Monday, July 21, 2008

Prof. Donald Shoup Interview: Part 1

Photo courtesy of Prof. Shoup's homepage

Recently we interviewed Prof. Donald Shoup for a new feature on TransLiblog with some questions about his groundbreaking work in parking. This is the first half of that interview. The second half will be posted on 4 August 2008.

Prof. Shoup’s canonical work, The High Cost of Free Parking, is radically changing approaches to transportation in the academic world as well as industry. In this book, Prof. Shoup has argued for three fundamental parking principles- (1) implement a market-based pricing scheme for curbside parking that will ensure a 15 percent vacancy rate, (2) eliminate parking stall requirements for new developments, and (3) reinvest the lion’s share of parking revenue locally. Prof. Shoup received his PhD in Economics from Yale University and is currently Professor of Urban Planning at UCLA, having formerly served as Chair of that department as well as Director of UCLA’s Institute of Transportation Studies. He has also worked with various governmental organizations to assist in the creation of new policies for parking and public investment.

ITSL: Market-based pricing of curbside parking is one of your more important contributions to the academic study of parking and is beginning to be adopted in different municipalities across the US. Another transportation topic that is currently very popular is congestion pricing for highways. What do you think is the source of the current trend toward transportation solutions based upon utilization pricing? Has utilization pricing always played a role in transportation through things like the fuel tax, or is the current movement fundamentally different?

DS: Pricing is becoming a popular solution to transportation problems in part because of the huge advances in pricing technology. Old fashioned single-space parking meters require drivers to carry exact change and decide in advance how long they want to park. Many drivers end up either paying for more time than they use, or not paying enough and risking a ticket. New technology, however, allows drivers to pay for curb parking without carrying exact change and without deciding in advance how long they want to park. Buying time at the curb can now be as convenient as any other of life’s daily transactions—no more complicated than buying a loaf of bread or a quart of milk.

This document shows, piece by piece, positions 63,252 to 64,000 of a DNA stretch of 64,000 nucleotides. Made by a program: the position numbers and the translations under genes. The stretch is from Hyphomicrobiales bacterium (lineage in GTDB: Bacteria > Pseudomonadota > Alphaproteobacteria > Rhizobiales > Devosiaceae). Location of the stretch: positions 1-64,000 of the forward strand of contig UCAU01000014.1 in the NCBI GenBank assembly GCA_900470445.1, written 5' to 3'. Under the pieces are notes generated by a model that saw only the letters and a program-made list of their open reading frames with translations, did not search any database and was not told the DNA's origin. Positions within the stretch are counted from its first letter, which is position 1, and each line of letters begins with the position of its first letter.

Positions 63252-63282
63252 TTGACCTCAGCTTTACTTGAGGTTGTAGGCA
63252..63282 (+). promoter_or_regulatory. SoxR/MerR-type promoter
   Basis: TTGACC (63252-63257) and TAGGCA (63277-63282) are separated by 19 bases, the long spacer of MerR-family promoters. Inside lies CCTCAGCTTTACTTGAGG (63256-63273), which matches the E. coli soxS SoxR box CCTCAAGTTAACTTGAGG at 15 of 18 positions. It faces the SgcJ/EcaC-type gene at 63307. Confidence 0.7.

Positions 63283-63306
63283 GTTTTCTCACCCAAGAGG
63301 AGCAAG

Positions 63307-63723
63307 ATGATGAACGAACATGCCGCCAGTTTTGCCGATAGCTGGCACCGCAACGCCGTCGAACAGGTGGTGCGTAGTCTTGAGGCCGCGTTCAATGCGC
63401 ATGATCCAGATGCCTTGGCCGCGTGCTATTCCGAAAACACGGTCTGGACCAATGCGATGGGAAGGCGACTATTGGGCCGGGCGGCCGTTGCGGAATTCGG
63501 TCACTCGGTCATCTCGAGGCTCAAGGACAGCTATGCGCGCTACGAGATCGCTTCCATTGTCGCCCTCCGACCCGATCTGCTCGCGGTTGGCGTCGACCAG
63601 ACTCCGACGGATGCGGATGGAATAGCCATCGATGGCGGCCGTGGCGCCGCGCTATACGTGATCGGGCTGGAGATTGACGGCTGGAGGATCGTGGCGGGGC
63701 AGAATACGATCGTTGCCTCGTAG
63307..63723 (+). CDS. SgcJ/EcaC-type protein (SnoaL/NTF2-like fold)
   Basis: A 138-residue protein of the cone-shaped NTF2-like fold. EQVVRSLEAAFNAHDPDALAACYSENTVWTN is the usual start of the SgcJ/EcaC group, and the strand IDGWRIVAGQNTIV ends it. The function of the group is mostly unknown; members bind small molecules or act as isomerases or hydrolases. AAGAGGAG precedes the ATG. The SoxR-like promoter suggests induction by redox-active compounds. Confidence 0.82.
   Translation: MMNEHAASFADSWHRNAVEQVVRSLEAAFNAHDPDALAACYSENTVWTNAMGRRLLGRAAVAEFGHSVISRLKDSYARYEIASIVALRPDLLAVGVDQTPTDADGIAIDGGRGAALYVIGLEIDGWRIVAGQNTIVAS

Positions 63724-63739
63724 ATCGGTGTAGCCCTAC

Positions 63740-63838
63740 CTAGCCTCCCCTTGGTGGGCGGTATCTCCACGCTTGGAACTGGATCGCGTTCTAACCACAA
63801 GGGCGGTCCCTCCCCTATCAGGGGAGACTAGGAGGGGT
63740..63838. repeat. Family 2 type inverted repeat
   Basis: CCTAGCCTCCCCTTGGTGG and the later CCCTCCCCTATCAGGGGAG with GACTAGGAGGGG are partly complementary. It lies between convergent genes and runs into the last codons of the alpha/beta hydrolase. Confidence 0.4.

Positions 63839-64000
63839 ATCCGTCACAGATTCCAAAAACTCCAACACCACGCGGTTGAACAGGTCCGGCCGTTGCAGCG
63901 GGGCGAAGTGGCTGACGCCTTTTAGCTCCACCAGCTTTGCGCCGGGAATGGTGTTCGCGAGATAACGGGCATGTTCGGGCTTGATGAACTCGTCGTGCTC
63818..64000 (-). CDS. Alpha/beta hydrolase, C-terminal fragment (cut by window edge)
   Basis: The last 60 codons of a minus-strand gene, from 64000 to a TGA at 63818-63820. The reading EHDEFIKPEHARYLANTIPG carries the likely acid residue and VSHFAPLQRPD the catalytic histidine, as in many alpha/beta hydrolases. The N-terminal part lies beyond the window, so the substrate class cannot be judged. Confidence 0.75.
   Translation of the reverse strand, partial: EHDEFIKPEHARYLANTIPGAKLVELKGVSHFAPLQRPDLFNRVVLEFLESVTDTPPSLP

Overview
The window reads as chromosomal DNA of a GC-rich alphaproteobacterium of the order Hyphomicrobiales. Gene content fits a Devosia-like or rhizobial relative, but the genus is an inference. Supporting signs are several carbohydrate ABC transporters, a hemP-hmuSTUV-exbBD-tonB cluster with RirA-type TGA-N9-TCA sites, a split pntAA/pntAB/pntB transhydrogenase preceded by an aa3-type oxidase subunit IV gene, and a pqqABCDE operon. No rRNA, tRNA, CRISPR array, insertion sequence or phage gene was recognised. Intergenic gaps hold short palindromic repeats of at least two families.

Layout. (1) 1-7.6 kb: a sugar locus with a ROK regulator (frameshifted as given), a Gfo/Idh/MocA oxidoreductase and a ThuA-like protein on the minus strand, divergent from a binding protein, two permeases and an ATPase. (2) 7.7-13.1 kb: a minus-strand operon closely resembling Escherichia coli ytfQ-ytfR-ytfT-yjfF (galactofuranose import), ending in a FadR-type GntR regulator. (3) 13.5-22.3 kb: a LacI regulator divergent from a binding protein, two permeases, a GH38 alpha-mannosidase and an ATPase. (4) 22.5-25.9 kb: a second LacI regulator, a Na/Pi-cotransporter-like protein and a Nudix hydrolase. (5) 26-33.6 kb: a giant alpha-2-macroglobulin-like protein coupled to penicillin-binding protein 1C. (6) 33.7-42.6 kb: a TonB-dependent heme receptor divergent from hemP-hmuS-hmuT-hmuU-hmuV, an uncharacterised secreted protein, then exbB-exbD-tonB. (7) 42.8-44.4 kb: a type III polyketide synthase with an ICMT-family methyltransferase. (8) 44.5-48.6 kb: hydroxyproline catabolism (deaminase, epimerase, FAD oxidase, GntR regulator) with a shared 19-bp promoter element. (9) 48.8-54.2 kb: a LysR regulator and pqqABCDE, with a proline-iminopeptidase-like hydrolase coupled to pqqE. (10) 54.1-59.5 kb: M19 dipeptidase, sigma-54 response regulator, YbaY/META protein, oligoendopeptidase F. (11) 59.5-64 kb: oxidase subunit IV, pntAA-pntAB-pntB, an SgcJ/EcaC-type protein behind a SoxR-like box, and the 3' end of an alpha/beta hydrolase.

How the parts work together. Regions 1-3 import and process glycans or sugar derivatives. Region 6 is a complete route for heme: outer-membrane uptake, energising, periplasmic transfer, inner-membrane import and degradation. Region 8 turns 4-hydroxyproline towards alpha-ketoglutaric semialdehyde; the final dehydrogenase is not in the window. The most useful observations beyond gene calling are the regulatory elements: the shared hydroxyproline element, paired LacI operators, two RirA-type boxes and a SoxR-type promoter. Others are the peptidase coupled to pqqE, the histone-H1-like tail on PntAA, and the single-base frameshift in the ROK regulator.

The technology of collecting congestion tolls has also improved greatly, so most objections to transportation pricing are now political, not technological. I think the political key to generating political enthusiasm for performance-priced curb parking is to return at least a share of the meter revenue to pay for added public services in the metered neighborhoods. In Pasadena, CA, for example, after the city offered to spend all the meter revenue to pay for public investments in the Old Pasadena business district, the business and property owners quickly agreed to install meters because they saw that they would directly benefit from the revenue. The desire for public improvements soon outweighed the fear of driving customers away. Businesses and property owners began to see parking meters in a new light—as a source of revenue. They recommended the unusual policy of operating the meters until late in the evenings and on Sundays. The business and property owners bought into the proposal for parking meters because they were bought off with the resulting revenue.

Many transportation planners and economists agree that proper pricing is the best way, and perhaps the only way, to reduce congestion. And as Winston Churchill said, Americans will always do the right thing... after they've exhausted all the alternatives.

ITSL: Taking the first question into account, why do you suppose there is political and societal resistance to such an approach? Is this only a resistance to new and different ideas, or are there more robust arguments in place from detractors of market-based parking and congestion pricing?